The Civic Platform party won a plurality with 207 seats in the Sejm, followed by the Law and Justice Party with 157 seats. The breakaway Palikot Movement won 40 seats and the second biggest incumbent coalition party, the Polish People's Party, won 28 seats. The Democratic Left Alliance got 27 seats.[12] In the Senate, Civic Platform won an absolute majority with 63 seats, while Law & Justice came away with 31. The only other party to achieve Senate representation was the Polish People's Party, which won 2 seats. Four independents were also elected.[14]

 Summary of the 9 October 2011 Polish parliamentary election results[15]
Parties Sejm Senate
Votes % ±% Seats ±Seats ±
Civic Platform (Platforma Obywatelska, PO) 5,629,773 39.18 Decrease2.33
207 / 460
63 / 100
Law and Justice (Prawo i Sprawiedliwość, PiS) 4,295,016 29.89 Decrease2.22
157 / 460
31 / 100
Palikot's Movement (Ruch Palikota, RP) 1,439,490 10.02
40 / 460
Polish People's Party (Polskie Stronnictwo Ludowe, PSL) 1,201,628 8.36 Decrease0.55
28 / 460
2 / 100
Democratic Left Alliance (Sojusz Lewicy Demokratycznej, SLD) 1,184,303 8.24 Decrease4.91
27 / 460
Poland Comes First (Polska Jest Najważniejsza, PJN) 315,393 2.19
Polish Labour Party (Polish Labour Party (Sierpień 80), PPP-S'80) 79,147 0.55 Decrease0.44
Regional committees
Congress of the New Right (Kongres Nowej Prawicy, KNP) 151,837 1.06
Right Wing (Prawica) 35,169 0.24
German Minority (Mniejszość Niemiecka, MN) 28,014 0.19 Decrease0.01
1 / 460
Our Home Poland (Nasz Dom Polska) 9,733 0.07 Decrease1.46
Citizens to the Senate (OdS) N/A N/A N/A N/A N/A
1 / 100
Independents (Niezależni) N/A N/A N/A N/A N/A
3 / 100
Total 14,369,503 100 460 100


    Civic Platform's Donald Tusk said of the victory that: "It is the highest honour for me and for Civic Platform that we will be working for the next four years for all of you, regardless of who you voted for today. In the next four years we will work twice as hard."[12] The Law and Justice Party's Jaroslaw Kaczynski conceded defeat.[16] Polish financial markets reacted positively to the outcome, while the zloty rose.[17]


    The Civic Platform was considered to be the big winner of the election, being the only Polish political party to have achieved reelection over the past 20 years of democratic elections. Further to that, PO saw only a very small voter swing against it (-2.3%) and a loss of only two seats from its 2007 outcome which was a record result. The other big winner, was the newly established Palikot Movement, which managed to poll double figures (10%) to come in at third place, ahead of PSL and SLD, both of which were longstanding established parties. Opinion polls, of only a month or so prior to the election, had Palikot's Movement at around 2% of the vote, well below the election threshold. The Polish People's Party (8.4%) managed to hang on to its support base (despite some opinion polls suggesting that they would struggle to achieve the threshold), allowing it to continue its coalition with PO, and maintain its level of representation in the new government.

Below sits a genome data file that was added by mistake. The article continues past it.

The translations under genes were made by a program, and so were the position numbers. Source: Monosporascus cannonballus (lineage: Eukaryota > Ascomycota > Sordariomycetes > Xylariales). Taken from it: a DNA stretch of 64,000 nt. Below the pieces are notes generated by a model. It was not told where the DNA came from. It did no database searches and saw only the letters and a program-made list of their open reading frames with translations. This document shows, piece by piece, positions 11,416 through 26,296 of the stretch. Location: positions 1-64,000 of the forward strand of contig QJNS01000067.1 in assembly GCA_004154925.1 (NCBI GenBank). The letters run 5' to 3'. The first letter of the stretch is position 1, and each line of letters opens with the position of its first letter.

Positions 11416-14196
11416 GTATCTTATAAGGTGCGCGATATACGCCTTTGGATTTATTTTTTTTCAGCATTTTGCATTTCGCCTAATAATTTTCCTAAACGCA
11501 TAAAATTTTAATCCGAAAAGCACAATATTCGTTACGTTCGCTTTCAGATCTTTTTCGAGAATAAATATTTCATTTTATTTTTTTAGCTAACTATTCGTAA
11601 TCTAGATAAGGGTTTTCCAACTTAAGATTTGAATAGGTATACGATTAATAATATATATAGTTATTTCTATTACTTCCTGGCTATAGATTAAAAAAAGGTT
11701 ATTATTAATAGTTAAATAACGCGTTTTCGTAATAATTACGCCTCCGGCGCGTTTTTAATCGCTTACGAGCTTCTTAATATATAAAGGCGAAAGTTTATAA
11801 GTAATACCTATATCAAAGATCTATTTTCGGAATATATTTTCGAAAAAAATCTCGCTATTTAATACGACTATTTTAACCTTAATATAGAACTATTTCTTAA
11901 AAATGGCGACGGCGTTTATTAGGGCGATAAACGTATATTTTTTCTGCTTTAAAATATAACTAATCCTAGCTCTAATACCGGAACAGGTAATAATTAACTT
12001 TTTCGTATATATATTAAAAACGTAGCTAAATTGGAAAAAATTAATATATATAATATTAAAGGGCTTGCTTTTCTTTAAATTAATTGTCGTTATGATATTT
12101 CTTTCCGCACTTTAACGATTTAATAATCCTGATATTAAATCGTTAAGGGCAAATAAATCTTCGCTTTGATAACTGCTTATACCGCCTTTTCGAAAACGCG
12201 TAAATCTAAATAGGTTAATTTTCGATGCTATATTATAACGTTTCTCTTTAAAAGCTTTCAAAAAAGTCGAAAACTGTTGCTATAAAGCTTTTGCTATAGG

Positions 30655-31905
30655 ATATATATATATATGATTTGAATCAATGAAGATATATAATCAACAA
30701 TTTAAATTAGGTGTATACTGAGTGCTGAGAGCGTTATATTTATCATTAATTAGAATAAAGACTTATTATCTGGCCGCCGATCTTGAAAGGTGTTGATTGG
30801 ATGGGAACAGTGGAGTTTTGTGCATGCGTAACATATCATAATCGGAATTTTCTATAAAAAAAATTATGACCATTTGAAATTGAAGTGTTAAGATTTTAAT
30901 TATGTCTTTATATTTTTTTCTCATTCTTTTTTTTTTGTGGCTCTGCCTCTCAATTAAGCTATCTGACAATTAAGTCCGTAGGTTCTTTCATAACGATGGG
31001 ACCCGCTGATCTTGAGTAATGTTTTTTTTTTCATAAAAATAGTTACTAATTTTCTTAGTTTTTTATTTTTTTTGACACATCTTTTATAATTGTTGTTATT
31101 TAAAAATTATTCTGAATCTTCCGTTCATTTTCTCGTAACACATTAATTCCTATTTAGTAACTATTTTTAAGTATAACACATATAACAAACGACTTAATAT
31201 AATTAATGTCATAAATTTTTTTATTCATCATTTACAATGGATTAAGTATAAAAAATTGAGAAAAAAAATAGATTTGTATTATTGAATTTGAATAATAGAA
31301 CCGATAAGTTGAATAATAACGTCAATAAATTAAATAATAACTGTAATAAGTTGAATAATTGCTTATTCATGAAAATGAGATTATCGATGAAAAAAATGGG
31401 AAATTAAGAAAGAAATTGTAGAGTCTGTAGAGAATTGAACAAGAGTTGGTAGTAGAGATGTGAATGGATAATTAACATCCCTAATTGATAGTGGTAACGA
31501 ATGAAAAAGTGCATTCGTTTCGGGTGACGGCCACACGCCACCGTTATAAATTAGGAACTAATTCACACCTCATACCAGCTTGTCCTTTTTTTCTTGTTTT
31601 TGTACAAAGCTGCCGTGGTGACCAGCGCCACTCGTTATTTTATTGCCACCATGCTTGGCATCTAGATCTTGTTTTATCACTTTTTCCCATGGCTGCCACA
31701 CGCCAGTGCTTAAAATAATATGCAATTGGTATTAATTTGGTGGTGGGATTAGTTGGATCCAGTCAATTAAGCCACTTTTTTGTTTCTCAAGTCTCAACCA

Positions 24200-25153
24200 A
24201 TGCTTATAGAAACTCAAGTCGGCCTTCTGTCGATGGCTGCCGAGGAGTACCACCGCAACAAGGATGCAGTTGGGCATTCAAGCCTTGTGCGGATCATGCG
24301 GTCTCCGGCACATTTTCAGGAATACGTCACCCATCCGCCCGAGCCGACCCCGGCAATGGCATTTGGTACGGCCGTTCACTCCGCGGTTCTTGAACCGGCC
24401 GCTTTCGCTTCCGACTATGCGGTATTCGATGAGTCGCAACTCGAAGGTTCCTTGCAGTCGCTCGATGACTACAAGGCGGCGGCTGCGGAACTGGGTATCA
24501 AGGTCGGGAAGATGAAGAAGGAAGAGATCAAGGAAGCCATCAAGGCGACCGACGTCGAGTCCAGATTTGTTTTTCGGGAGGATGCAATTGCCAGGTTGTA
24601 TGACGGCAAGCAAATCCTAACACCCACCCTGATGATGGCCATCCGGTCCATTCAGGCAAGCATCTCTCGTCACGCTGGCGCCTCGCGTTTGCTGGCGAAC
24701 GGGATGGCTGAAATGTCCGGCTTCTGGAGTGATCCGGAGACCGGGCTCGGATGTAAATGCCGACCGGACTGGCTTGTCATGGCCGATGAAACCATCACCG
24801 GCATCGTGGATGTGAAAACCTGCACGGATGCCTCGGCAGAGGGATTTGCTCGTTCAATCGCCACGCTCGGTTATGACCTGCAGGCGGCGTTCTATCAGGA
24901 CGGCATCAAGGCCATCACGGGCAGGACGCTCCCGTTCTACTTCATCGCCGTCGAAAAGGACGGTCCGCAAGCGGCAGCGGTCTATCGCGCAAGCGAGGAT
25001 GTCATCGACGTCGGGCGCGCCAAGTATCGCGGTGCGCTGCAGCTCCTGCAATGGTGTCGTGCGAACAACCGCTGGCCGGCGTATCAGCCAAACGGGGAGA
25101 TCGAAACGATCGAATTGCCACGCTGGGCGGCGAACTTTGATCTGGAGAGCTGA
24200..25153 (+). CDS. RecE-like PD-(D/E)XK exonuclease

On the other hand, Law and Justice was one of the big losers in the election. PiS was seeking to defeat PO, but failed to even lift its own vote (falling from over 32% in 2007 to less than 30% in 2011). The other big loser was the Democratic Left Alliance, which for the first time in its history failed to achieve a result above 10% (2001 -40%, 2005 - 11%, 2007 - 13%). It was the first time in which SLD fell to fifth place in party results, and the first time in which it polled below the Polish People's Party. Poland Comes First, failed to capture the middle ground between the two major parties, as it was hoping to do, and lost all of its parliamentary seats, achieving only a very modest 2.2% of the vote.

    Bloomberg said of the victory for Civic Platform that, as Poland was the only EU country to avoid a recession in 2009, it could continue with its economic initiatives such as consolidating the budget with an expected shortfall and also to avoid austerity measures that many other EU countries have been forced to endure. It also added that the success of the breakaway Palikot movement, coupled with the People Party's reluctance to support some policies, could provide a counterweight to keeping Civic Platform from getting complacent.[18]

    Government formation

    Following Civic Platform's victory, Tusk said that his party's coalition alliance with the smaller Polish People's Party would continue.[16] Tusk also declared that his ministry would remain unchanged for the remainder of the year, citing the fact that this was the preferable course of action given Poland's presidency of the EU, which continues to the end of the year. [19]


    Wikimedia Commons has media related to Polish parliamentary election, 2011.
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    3. "Republic Of Poland." Background Notes On Countries Of The World 2003 (2003): 1-13. Academic Search Premier. Web. 22 Dec. 2011.
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    16. 1 2 http://english.aljazeera.net/news/europe/2011/10/20111010115010585623.html
    17. Pidd, Helen (10 October 2011). "Poland re-elects PM Donald Tusk". The Guardian. London.
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    19. http://www.thenews.pl/1/9/Artykul/56670,Election-2011-%E2%80%93-Tusk-No-change-in-government-till-New-Year